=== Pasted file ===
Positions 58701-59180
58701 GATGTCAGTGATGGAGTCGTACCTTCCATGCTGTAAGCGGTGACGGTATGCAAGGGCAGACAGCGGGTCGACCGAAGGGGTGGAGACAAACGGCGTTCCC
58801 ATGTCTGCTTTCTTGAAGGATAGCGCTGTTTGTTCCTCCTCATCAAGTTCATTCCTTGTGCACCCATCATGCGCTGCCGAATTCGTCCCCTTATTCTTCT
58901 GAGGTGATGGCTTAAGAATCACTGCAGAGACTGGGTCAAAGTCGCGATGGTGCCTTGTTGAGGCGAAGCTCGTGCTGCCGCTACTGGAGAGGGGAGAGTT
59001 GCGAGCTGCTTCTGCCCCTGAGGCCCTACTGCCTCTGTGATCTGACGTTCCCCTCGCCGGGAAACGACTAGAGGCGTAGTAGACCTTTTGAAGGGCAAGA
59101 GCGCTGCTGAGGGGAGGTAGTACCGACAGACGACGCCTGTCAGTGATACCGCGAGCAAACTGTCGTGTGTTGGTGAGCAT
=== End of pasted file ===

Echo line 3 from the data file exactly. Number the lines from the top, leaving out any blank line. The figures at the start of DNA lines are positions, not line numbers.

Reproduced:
58801 ATGTCTGCTTTCTTGAAGGATAGCGCTGTTTGTTCCTCCTCATCAAGTTCATTCCTTGTGCACCCATCATGCGCTGCCGAATTCGTCCCCTTATTCTTCT